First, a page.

Also, visit our Facebook page for information on the official Packer Perspective fantasy football league! We have ten spots available – first come, first serve!

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Big Names and Breakout Stars

Datone Jones is one of several Packers who need to step up this year.

Datone Jones is one of several Packers who need to step up this year.

By Jon Meerdink

The story of every season has its own unique characters, but there are always a couple things in common: to be successful, a team needs to get its money’s worth out of its stars and pick up some new contributions from players who weren’t necessarily the biggest of factors in the past.

Everyone knows thst when the rubber meets the road, Aaron Rodgers has to be Aaron Rodgers for the Packers to succeed, but there are at least three other big names who the Packers have to get big contributions from to have a successful year.

The first is Clay Matthews. Although he’s undeniably one of the great pass rushers in the league when he’s healthy, that “when healthy” qualification is starting to pop up more and more frequently when Matthews’ name is mentioned. He missed significant time last year with a broken thumb that’s shown threats of becoming a recurring injury. For the Packers’ patchwork defense to become something more than it’s been in the past few seasons, Matthews has to stay healthy and he has to be the Pro Bowl player we know he can be.

Secondly, Julius Peppers has to be something resembling the player that terrorized the Packers as a member of the Bears. It’s worth wondering how much he has left in the tank at age 34. If he can be something even remotely close to that player, the Packers will be all the richer for it. If not, he’ll just be the latest in what’s becoming an increasingly long string of failed sidekicks for Clay Matthews.

Finally, Randall Cobb needs to overcome last season’s injury woes and complete his ascension to becoming one of the best slot receivers in the league. Cobb should have made that jump last year, but his leg problems (thanks Matt Elam!) ended his season just as it seemed he was getting started. A fully functional Cobb could be an enormous difference maker on the Packers’ offense.

The Packers will also need to secure solid contributions from a few up and coming stars to make the leap from good team to great, and that process will start in the defensive backfield. The Packers’ struggles in the secondary are nauseatingly well documented, but they’ve devoted significant resources to overcoming the problem. Between Ha Ha Clinton-Dix and Micah Hyde, someone has to grab the starting safety job by the horns and make it theirs. Don’t count out Sean Richardson either.

The offensive backfield could benefit from a boost on the back end, too. Eddie Lacy is the unquestioned lead dog, but depth could be an issue unless someone other than James Starks steps up. DuJuan Harris is a logical choice in that role. If he can be something resembling the player he was at the end of 2012, depth will not remotely be a concern at running back.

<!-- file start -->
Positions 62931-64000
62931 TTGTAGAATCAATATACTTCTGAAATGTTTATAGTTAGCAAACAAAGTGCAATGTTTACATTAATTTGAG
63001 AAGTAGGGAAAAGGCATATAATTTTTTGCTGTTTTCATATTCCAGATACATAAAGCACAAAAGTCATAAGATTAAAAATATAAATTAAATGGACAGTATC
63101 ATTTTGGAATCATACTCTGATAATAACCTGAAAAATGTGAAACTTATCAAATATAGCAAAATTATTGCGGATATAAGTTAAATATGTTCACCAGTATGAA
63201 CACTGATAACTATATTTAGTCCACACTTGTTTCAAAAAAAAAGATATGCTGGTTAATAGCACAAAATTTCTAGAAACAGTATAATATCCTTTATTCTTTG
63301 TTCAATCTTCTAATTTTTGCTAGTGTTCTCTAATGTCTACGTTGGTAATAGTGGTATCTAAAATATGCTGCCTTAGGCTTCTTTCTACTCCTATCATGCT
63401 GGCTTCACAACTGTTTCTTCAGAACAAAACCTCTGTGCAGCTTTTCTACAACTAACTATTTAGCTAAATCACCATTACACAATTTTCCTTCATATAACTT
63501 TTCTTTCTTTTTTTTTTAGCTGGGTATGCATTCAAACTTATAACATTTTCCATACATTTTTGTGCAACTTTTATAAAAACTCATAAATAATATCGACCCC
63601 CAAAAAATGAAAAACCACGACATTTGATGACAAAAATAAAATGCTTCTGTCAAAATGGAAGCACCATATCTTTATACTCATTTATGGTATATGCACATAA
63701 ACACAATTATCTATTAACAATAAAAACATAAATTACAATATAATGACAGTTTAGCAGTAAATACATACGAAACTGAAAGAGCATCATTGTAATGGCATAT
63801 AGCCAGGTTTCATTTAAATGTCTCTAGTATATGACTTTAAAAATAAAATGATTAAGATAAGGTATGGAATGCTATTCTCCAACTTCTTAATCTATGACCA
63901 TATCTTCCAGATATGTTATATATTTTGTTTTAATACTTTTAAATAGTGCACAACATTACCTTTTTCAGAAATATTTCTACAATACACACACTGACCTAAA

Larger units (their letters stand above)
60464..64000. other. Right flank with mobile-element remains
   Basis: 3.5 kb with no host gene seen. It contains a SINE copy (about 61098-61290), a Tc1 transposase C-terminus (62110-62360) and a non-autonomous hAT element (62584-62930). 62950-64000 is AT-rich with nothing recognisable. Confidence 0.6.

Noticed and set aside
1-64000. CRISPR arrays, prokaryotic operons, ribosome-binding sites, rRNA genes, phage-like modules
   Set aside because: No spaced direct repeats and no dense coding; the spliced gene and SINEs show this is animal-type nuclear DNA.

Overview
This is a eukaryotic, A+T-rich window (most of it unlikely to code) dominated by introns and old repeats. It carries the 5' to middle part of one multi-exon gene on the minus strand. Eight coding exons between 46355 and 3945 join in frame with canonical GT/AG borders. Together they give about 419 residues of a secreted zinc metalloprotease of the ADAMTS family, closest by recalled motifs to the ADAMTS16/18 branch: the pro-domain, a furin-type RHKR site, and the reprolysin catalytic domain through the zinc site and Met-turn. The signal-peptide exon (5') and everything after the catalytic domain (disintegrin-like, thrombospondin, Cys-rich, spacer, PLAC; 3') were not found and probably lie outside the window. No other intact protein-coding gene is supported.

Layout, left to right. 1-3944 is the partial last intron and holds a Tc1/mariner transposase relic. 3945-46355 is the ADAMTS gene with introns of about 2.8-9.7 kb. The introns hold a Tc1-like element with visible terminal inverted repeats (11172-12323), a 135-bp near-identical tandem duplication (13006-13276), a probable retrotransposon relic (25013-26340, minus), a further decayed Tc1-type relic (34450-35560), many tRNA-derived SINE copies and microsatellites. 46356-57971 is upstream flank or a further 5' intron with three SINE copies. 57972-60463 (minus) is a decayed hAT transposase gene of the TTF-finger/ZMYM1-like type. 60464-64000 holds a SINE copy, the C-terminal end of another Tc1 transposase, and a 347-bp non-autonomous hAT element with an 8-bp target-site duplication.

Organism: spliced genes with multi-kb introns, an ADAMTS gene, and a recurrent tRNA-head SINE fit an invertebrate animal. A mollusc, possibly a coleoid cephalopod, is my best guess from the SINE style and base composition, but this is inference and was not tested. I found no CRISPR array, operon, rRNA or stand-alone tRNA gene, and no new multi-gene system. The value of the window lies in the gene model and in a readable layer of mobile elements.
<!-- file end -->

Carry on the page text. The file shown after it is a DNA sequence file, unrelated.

Finally, a pair of underachieving first round picks could be a huge boon to the defense if they tap some of their enormous potential. I’m speaking, of course, about Nick Perry and Datone Jones. Each has immense physical gifts and has shown flashes of the potential that got them drafted in the first place, but neither has had the kind of sustained success that would have warranted a high draft pick. For the Packers to close the gap in the NFC, their first round picks have to play like they belong.

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Mason Crosby Will Be Less Accurate in 2014

crosby1By Jon Meerdink

Mason Crosby‘s rebound from moribund to magnificent is well documented, as it should be. Crosby bounced back from what easily was his worst season as a professional to have his best yet. Crosby’s 89.2% conversion rate bested his previous high by 3.5% and relieved the hurt feelings of legions of Packers fans who’d called for his head during his terrific slump of 2012. All is well in Mason Crosby’s universe.

It’s too bad his 2014 season will almost assuredly be worse.

Kicking is notoriously difficult to quantify, due almost entirely to its ridiculously small sample size. 2013 saw Crosby attempt the second most field goals in his career, but he still only kicked 37. Nevertheless, he was still determined to once again be a “good” kicker by his ability to perform well in 33 of those 37 tries.

Compare that to Aaron Rodgers, who threw a whopping 552 passes in 2012, his last full season and his second most accurate season. It’s far more reasonable to call Rodgers accurate when he repeats an action more than 550 times, but it’s a lot harder to confidently say the same about Crosby, since his sample size is so much smaller.

History shows that even though Crosby was great last year, he will almost assuredly regress next year. I did a quick search for kickers who had similar seasons, and found 22 instances in the ten year span between 2003 and 2012.

In comparing the seasons, I searched for kickers who had attempted at least 30 field goals and had made at least 89%. Here’s what I found

On average, kickers were 8.8% less accurate the year after they’d had a big season. They also kicked about five fewer field goals than they did in their big years.

According to Pro Football Reference, the entire NFL converted just over 86% of its field goals last year. Compared to the stats we already know this tells us a few things.